The increasing trend of protests and sit-ins affecting Egypt’s governorates are analysed by some columnists, while others keep their attention focused on the challenges facing the draft constitution.
We brought down the walls, but didn’t build bridges
There were around 1400 strikes and demonstrations across Egypt in a span of 48 hours last week. Howeidi considers the escalating uproar of students, professionals and workers against the endless predicaments of their deteriorating living conditions. The increasing trend of sit-ins across the country compels the writer to examine the reasons for the contagious wrath infecting many segments of society. Egyptians have become more daring in voicing their demands but Howeidi surmises that the bridges connecting the community with authority remain burned.
After the 25 January revolution, the walls that used to detach ordinary Egyptians from the government collapsed. However, it seems that attempts to rebuild connections were unsuccessful. It is completely justifiable that a doctor would protest against his EGP 400 monthly salary that doesn’t even equate to the wage of an Asian maid in Egypt. Workers in numerous spheres all have valid arguments when they protest against corrupt work climates and their demeaning living conditions.
At a time when political parties are busy enough with their internal conflicts and workers’ syndicates are constantly being snubbed, the writer argues that more frustrations are likely to flare. Protesters should be excused, in Howeidi’s opinion. After long years of oppressing the demands of demonstrators, the writer asks whether the time has come to start effective dialogue between protesters and government officials?
Egypt’s constitution is not only an internal affair
As Islamists strive to dominate the process of drafting Egypt’s new constitution, Hamzawy stresses the importance of establishing strong cooperative ties with international organisations to push for the creation of a more modern constitution that will hopefully respect democracy and human rights. As Egypt appears reputable in the international community for its commitment to numerous international treaties and agreements, many western governments are keeping an eye on developments relating to the constitution writing Hamzawy argues.
Therefore, it is the duty of almost all parties, political movements and civil society organisations to defend the state’s secularity and respect of personal freedoms in the forthcoming constitution. Hamzawy suggests that parties should start working closely with the United Nations Human Rights Council, the European Parliament and the Pan-African Parliament.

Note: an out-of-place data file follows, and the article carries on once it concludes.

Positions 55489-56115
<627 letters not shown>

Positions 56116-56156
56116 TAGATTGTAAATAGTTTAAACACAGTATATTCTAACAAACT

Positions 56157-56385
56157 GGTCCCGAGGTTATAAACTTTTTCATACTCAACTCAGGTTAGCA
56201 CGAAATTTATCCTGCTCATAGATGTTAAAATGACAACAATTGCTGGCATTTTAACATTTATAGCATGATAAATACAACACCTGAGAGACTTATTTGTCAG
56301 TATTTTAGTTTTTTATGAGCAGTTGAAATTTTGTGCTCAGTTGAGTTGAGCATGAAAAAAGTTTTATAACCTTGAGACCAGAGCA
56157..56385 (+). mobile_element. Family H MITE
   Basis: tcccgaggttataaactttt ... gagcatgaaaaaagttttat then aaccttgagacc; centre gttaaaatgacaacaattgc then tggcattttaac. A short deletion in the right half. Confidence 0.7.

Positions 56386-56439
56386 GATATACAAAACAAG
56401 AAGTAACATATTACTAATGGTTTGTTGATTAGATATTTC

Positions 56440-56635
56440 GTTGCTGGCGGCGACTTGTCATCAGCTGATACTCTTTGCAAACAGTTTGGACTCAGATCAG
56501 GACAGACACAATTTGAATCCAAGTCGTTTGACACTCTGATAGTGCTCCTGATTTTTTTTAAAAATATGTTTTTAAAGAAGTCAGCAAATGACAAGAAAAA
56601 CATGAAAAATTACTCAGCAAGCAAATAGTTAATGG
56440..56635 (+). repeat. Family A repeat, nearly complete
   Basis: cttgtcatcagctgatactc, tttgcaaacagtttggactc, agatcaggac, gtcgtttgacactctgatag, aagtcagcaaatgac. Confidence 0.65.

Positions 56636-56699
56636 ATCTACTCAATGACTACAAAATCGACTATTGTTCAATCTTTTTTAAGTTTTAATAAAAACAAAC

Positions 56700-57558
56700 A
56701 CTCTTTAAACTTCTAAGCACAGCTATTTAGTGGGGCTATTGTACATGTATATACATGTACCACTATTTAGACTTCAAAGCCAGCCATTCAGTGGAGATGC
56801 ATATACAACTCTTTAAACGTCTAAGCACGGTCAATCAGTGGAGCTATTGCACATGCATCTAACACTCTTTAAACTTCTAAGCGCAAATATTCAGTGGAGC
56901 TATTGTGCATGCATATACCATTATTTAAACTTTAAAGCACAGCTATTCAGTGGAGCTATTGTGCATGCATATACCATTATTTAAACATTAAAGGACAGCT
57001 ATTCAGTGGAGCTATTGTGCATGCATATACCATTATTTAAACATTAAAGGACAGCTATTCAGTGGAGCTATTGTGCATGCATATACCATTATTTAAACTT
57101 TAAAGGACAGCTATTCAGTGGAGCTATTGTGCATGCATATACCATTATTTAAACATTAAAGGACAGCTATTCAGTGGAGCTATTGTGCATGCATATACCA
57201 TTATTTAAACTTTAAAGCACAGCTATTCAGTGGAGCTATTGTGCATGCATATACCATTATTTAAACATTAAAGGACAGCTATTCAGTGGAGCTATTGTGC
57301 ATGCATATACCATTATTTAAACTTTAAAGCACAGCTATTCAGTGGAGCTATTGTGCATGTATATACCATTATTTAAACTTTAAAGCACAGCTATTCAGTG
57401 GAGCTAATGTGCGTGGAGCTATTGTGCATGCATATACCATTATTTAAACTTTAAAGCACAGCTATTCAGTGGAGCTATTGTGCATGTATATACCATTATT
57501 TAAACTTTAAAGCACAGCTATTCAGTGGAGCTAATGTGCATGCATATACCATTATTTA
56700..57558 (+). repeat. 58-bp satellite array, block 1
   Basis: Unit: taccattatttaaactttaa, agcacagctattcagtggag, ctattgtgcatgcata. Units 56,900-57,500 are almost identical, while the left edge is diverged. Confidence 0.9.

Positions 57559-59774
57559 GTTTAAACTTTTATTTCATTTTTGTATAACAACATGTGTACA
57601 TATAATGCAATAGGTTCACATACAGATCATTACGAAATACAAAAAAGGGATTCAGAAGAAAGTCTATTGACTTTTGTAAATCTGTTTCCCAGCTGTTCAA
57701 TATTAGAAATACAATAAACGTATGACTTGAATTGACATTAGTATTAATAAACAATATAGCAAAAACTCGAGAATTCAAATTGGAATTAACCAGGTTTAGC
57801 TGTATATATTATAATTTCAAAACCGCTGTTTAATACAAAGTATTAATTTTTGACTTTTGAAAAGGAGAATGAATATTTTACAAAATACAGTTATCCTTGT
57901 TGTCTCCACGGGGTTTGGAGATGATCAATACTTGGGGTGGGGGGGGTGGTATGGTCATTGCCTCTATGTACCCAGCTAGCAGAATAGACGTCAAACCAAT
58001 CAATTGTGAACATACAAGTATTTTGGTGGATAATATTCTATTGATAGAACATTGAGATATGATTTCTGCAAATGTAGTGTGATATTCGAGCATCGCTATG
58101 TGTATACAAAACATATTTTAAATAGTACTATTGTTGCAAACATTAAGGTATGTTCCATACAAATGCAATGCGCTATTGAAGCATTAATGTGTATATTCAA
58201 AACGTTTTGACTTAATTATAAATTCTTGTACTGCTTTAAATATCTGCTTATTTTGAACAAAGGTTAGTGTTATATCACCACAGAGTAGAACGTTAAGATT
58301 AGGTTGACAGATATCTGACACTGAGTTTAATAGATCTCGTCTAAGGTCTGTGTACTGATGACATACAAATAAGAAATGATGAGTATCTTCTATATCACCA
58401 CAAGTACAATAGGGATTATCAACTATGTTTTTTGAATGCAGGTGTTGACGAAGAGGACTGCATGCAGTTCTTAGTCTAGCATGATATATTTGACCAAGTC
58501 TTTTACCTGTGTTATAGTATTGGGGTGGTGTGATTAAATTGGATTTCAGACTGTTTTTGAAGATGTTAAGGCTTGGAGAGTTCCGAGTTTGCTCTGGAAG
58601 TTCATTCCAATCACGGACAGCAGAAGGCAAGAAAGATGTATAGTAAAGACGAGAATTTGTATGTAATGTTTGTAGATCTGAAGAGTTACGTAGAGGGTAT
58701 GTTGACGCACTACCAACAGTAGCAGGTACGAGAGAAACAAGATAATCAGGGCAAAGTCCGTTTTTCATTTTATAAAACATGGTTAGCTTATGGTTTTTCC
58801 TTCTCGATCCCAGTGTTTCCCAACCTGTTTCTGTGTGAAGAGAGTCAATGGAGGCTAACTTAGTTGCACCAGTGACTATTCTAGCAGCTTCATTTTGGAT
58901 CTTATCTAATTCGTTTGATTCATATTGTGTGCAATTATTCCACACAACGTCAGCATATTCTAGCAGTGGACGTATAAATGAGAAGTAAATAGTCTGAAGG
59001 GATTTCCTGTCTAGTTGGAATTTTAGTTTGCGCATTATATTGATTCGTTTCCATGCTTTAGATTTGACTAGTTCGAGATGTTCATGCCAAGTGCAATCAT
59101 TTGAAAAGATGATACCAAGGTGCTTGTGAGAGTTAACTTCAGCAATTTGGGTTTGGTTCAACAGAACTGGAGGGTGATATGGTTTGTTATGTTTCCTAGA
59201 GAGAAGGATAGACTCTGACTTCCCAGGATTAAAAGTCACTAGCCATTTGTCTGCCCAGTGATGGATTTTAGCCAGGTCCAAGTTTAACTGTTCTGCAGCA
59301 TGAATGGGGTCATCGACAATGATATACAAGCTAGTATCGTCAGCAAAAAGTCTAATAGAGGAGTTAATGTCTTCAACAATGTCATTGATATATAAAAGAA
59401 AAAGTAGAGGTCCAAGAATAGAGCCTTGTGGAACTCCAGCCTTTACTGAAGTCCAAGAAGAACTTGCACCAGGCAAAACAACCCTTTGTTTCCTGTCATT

Liberal groups should call on such entities to support a non-theocratic political model in the constitution and encourage their governments to pressure the Muslim Brotherhood and other Islamist parties to respect human rights while writing this fundamental document. To conclude, Hamzawy affirms the necessity of liberal political groups across Egypt to increase public awareness on developments taking place behind the scenes of the Islamist-dominated Constituent Assembly.
Missing the alternative
Al-Masry Al-Youm newspaper
Secular political forces should realise that the Muslim Brotherhood was the most prepared alternative to Mubarak’s corrupt regime, argues Al-Shobaki. He condemns the division of liberal forces and their constant vilification to the Islamist group. Chanting “down with SCAF” and “down with the guidance bureau” will not, in Al-Shobaki’s opinion, create an effective challenge to the rising tide of political Islam. Designing an alternative demands maintaining an objective approach that doesn’t resort to the politics of personal attacks
However, barring ex-members of the ousted National Democratic Party reflects that political powers are choosing to focus on the individual rather than his previous association to an authoritarian political structure.
Personalising politics will result in a failing democratic process, even in newly-developed parties like the Hamdeen Sabah’s Public Coalition or Al-Dostor party. In Al-Shobaki’s view, liberal forces currently have a golden opportunity to create blocs against political Islam, but only if they can distance themselves from destructive criticism. Egypt’s biggest dilemma remains the old regime itself and not in the figures that used to operate within that regime. The Muslim brotherhood did not attract voters through their electoral violations alone, but indeed because their high organisational skills, so lacking in liberal parties.